I am training my method. I got the result as below. Is it a good learning rate? If not, is it high or low? This is my result

enter image description here

lr_policy: "step"
gamma: 0.1
stepsize: 10000
power: 0.75
# lr for unnormalized softmax
base_lr: 0.001
# high momentum
momentum: 0.99
# no gradient accumulation
iter_size: 1
max_iter: 100000
weight_decay: 0.0005
snapshot: 4000
snapshot_prefix: "snapshot/train"

This is reference

With low learning rates the improvements will be linear. With high learning rates they will start to look more exponential. Higher learning rates will decay the loss faster, but they get stuck at worse values of loss enter image description here

  • Theres very little context here, but it looks fine. You can try increasing the learning rate (to save training time) until you see it no longer converges. What is the training set accuracy by the end?
    – Simon
    Commented Mar 23, 2017 at 4:51
  • @Simon: In above setting, the final error rate at 50000 iterations is 0.05. I am increasing the base_lr to 0.002, instead of 0.001 to see the improvement
    – John
    Commented Mar 23, 2017 at 5:22
  • 2
    Adam has an inside LR, so changing the external LR over steps may not make sense.
    – Ali
    Commented May 27, 2017 at 9:28

5 Answers 5


The learning rate looks a bit high. The curve decreases too fast for my taste and flattens out very soon. I would try 0.0005 or 0.0001 as a base learning rate if I wanted to get additional performance. You can quit after several epochs anyways if you see that this does not work.

The question you have to ask yourself though is how much performance do you need and how close you are to accomplishing the performance required. I mean that you are probably training a neural network for a specific purpose. Often times you can get more performance out of the network by increasing its capacity, instead of fine tuning the learning rate which is pretty good if not perfect anyways.


You can start with a higher learning rate (say 0.1) to get out of local minima then decrease it to a very small value to let settle down things. To do this change the step size to say 100 iterations to reduce the size of the learning rate every 100 iterations. These numbers are truly unique to your problem and depend on multiple factors like your data scale.

Also keep in mind the validation loss behavior on the graph to see if you are overfitting the data.

  • 3
    Isn't Adam supposed to do it all by itself? The lrate should be set to a fixed number is not very important (e.g. 1 or 1e-1)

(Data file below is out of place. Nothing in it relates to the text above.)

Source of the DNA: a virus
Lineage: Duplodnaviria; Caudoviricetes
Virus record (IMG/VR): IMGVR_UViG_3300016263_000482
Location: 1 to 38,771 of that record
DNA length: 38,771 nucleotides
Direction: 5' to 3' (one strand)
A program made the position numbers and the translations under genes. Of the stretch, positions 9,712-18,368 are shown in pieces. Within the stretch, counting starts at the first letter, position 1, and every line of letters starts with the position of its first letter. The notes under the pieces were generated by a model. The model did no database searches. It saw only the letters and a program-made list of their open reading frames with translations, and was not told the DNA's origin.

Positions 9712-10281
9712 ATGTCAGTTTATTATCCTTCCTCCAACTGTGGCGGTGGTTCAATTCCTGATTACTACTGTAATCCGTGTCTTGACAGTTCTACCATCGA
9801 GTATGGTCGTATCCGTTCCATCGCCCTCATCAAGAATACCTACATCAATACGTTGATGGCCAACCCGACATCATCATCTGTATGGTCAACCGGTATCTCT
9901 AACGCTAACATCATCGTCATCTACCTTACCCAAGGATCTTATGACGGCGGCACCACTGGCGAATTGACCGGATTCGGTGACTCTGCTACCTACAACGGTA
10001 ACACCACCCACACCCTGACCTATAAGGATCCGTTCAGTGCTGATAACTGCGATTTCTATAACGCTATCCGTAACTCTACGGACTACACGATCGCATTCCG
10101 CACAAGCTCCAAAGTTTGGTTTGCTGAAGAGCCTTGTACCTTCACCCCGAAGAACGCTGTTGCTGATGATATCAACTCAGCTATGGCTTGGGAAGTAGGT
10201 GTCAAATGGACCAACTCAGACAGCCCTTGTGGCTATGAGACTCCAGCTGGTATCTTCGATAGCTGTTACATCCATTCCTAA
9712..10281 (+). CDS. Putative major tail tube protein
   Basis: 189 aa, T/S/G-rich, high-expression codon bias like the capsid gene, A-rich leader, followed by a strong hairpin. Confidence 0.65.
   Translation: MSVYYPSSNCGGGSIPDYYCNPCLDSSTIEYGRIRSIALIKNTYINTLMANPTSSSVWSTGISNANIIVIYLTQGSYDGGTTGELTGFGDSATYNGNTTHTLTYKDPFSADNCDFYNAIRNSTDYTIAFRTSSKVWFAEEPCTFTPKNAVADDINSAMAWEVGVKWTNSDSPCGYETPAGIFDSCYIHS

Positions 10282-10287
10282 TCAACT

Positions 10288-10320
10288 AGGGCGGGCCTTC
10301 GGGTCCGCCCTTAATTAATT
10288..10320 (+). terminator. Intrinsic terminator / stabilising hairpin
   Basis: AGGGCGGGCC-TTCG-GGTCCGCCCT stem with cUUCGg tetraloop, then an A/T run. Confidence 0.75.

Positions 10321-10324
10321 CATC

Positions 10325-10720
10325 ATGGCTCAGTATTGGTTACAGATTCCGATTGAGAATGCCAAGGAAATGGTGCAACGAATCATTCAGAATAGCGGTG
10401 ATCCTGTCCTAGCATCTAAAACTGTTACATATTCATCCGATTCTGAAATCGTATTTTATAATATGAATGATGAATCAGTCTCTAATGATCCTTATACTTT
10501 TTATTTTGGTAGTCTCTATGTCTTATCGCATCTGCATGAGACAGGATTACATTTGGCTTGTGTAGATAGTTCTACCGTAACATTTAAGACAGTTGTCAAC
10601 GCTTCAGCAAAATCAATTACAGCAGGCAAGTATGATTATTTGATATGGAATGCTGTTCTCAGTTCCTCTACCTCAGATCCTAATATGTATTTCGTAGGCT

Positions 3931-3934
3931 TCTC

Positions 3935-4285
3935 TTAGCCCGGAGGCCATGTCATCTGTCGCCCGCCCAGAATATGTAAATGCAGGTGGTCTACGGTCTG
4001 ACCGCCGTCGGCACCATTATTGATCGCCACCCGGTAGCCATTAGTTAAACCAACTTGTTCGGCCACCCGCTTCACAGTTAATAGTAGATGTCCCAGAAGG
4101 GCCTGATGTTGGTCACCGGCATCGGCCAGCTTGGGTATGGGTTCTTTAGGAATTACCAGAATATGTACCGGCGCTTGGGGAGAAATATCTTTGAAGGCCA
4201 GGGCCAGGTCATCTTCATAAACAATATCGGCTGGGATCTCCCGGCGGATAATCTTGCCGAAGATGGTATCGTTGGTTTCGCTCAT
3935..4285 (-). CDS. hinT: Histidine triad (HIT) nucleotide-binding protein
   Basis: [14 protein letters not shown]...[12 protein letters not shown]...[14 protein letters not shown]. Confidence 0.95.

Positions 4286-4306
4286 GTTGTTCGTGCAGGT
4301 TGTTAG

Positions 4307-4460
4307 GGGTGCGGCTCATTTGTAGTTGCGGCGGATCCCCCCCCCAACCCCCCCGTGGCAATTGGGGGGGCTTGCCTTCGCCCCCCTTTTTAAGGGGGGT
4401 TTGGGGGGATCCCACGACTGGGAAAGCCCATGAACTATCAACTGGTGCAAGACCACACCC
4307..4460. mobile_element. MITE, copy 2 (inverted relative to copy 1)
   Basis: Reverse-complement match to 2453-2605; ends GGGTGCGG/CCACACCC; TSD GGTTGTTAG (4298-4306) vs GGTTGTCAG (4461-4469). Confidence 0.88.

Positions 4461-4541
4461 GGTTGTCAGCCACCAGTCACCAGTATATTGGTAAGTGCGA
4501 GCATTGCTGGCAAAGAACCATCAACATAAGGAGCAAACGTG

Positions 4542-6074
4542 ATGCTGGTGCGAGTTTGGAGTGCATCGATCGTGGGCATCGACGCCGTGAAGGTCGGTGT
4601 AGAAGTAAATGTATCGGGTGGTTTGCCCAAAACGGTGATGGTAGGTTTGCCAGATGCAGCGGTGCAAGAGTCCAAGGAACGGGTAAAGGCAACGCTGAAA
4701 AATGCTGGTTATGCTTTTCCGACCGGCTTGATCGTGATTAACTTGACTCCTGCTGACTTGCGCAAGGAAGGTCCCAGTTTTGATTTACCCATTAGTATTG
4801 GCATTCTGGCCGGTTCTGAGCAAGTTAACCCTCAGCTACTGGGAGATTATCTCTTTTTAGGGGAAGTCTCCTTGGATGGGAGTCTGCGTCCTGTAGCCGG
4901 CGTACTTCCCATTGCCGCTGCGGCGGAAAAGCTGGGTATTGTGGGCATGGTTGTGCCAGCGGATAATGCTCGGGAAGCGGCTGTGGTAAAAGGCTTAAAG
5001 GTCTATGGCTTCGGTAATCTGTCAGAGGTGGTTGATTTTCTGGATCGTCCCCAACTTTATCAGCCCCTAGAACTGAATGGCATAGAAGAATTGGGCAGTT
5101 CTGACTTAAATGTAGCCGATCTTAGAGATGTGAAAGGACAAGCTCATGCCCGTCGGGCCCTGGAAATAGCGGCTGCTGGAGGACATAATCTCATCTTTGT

– Alex
    Commented Sep 20, 2017 at 11:47
  • 4
    Even in the Adam optimization method, the learning rate is a hyperparameter and needs to be tuned, learning rate decay usually works better than not doing it. Commented Sep 23, 2017 at 20:01
  • 1
    Adam sometimes gave me "U" shaped loss curve with the default lr=0.001, whereas low lr didn't: gist.github.com/Naetmul/218a6f9e4f1523d24bea5ac02c1b450d
    – Naetmul
    Commented Nov 2, 2018 at 5:48

I would like to be more specific in some statements of Juan. But my reputaton is not enough so I post it as an answer instead.

You should not be afraid of local minimums. In practice, as far as my understanding, we can classify them as 'good local minimums' and 'bad local minimums'. The reason why we want to have higher learning rate, as Juan said, is that we want to find a better 'good local minimum'. If you set your initial learning rate too high, that will be bad because your model will likely fall in 'bad local minimum' regions. And if that happens, 'decaying learning rate' practice cannot help you.

Then, how can we ensure that your weights will fall in the good region? The answer is we can't, but we can increase its possibility by choosing a good set of initial weights. Once again, a too big initial learning rate will make your initialization meaningless.

Secondly, it's always good to understand your optimizer. Take some time to look at its implementation, you will find something interesting. For example, 'learning rate' is not actually 'learning rate'.

In sum: 1/ Needless to say,a small learning rate is not good, but a too big learning rate is definitely bad. 2/ Weight initialization is your first guess, it DOES affect your result 3/ Take time to understand your code may be a good practice.


People have done a lot of experimentation when it comes to choosing hyper-parameter of adam and by far 3e-4 to 5e-4 are the best learning rates if you're learning the task from scratch.

Note if you're doing transfer learning and fine tuning the model then keep the learning rate low cause initially the gradients would be larger and backpropagation will affect the pre-trained model more drastically. You do not want that to happen at the start of training

  • 4
    A simple google search of "best learning rate for adam" is currently telling me "3e-4 is the best learning rate for Adam, hands down." which sounds pretty convincing. Commented Nov 4, 2021 at 20:21
  • Andrej Karpathy thinks so. Commented May 9, 2022 at 21:35
  • 5
    This quote is a tweet from Andrej Karpathy, to which he replied: "(i just wanted to make sure that people understand that this is a joke...)". Just FYI.
    – roygbiv
    Commented Feb 16, 2023 at 15:15

Adam is an optimizer method, the result depend of two things: optimizer (including parameters) and data (including batch size, amount of data and data dispersion). Then, I think your presented curve is ok.

Concerning the learning rate, Tensorflow, Pytorch and others recommend a learning rate equal to 0.001. But in Natural Language Processing, the best results were achieved with learning rate between 0.002 and 0.003.

I made a graph comparing Adam (learning rate 1e-3, 2e-3, 3e-3 and 5e-3) with Proximal Adagrad and Proximal Gradient Descent. All of them are recommended to NLP, if this is your case.

enter image description here

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